Animations and the Undo Stack with Transforms

I decided it might be cool to animate the opening and closing of (sliding) doors. Here is a snippet of code that opens a door, its actually very simple, I’m just moving the door in incremental steps :

@Model_operation = 'Open Door'

if @Animeoption_db == 'YES'

		@model1.start_operation(@Model_operation, true, true, false)

		view = @model1.active_view
		steps = 10.0
		cycles = 0
		stepsize = transx/steps
									
		anim_timer = UI.start_timer(0.02, true) { 

			trans1 =  Geom::Transformation.new([stepsize, 0, 0])
 			door.transform! trans1

			view.refresh
			cycles += 1

			if cycles >= steps
					UI.stop_timer(anim_timer)
			end
	
		}
else
		@model1.start_operation(@Model_operation, true, false, false)
		trans1 =  Geom::Transformation.new([transx, 0, 0])
 		door.transform! trans1
end

@model1.commit_operation

I’ve tried setting the various parameters of the start_operation method but no combination seems to work. I consistently get an undo stack full of move commands (ie. my step sizes). Maybe this isn’t possible or maybe I am just missing something.

2 Likes

As you can see the non-animated option just makes the translation in one transform so no issues there.

Should I just use a simple for or while loop instead of going to all the trouble with the timer business. The problem I see with that is that the animation will no longer be visible, it will happen too fast.

I’m kind of new to this kind of thing, having never really tried this before so I’m a little unsure on what is the best path forward.

It does seem to work pretty good with the code listed above, just the issue with the stack filling up…

versus the non-animated option:

After mucking around with the code for another hour or so this is what I came up with. It seems a bit clunky to me but it seems to work:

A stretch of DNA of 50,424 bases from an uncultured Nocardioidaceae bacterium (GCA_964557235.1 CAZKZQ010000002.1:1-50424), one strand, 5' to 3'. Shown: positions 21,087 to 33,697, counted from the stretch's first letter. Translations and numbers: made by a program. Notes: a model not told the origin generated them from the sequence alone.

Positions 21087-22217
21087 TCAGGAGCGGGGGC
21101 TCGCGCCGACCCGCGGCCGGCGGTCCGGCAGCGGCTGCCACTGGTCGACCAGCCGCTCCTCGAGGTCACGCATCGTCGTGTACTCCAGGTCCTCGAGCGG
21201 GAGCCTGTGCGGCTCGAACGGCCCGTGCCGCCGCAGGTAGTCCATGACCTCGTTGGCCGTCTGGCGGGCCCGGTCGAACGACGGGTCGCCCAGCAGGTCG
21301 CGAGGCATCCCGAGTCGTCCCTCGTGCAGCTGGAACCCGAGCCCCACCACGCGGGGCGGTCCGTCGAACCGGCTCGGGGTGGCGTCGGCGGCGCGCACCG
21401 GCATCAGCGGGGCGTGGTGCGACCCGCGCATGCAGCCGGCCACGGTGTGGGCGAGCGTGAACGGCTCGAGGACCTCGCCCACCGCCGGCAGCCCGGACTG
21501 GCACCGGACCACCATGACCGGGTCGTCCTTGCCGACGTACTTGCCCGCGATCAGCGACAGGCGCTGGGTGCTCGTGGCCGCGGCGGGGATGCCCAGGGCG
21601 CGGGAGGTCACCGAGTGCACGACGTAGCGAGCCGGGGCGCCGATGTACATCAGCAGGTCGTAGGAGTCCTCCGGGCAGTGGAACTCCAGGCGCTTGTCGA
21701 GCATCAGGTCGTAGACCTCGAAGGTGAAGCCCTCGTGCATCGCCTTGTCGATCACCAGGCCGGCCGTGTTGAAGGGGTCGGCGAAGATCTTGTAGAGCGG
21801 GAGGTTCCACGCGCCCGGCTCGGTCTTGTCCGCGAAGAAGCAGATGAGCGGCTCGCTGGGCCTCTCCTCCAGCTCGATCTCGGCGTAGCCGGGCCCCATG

@Model_operation = 'Open Door'

if @Animeoption_db == 'YES'

  view = @model1.active_view
  steps = 10.0
  cycles = 0
  stepsize = transx/steps
  flag3 = false
									
  anim_timer = UI.start_timer(0.02, true) { 

    @model1.start_operation(@Model_operation, true, false, flag3)

    trans1 =  Geom::Transformation.new([stepsize, 0, 0])
    door.transform! trans1

    view.refresh
    cycles += 1
    flag3 = true

    if cycles >= steps
      wall_group.set_attribute libstate, opening_group_name, open_angle
      @model1.commit_operation
      UI.stop_timer(anim_timer)
    else
      @model1.commit_operation
    end
	
  }
else
  @model1.start_operation(@Model_operation, true, false, false)

  trans1 =  Geom::Transformation.new([transx, 0, 0])
  door.transform! trans1

  wall_group.set_attribute libstate, opening_group_name, open_angle

  @model1.commit_operation
end
1 Like

You are.

The API has the abstract Animation class for things like this.

I tried the move method and it gave me some strange results. For some reason it also translated in the Z as well as the X.

Also I actually do want the transformations to be added to the stack just not individually, so in for that reason alone the move method will probably not work.

So far the only thing that seems to work reliably is the last iteration of my code above.

Then you need to start the operation (a normal one with the flag3 set to false) on only the first transform. Thereafter each successive transform would need to have the flag3 set true so all the operations are appended together.

Also, it is not necessary to recreate a transformation object in every iteration.
A single transformation based upon a vector, created before a loop, can be used for each iteration.

1 Like

I just realized that with my transformation, your right it can be created once prior to the loop since it itself is not changing over the entire course.

1 Like

That is because the transform method uses the transformation incrementally, while the move method replaces the existing transformation with the argument.

The equivalent is to:

door.move!  trans1 * door.transformation
2 Likes

I use move for all the incremental moves, then prior to the final move, put the component back at the original location, and the do a single transformation to the final position. It happens fast enough that you can’t see it, and leaves one item on the undo stack.

tr = @inst.transformation
@inst.move!(@original_transformation)
@model.start_operation('Move', true)
@inst.transformation = tr

... a bunch of other code

@model.commit_operation

1 Like

Interesting way to handle the problem. I figured there was always more than one to skin this cat.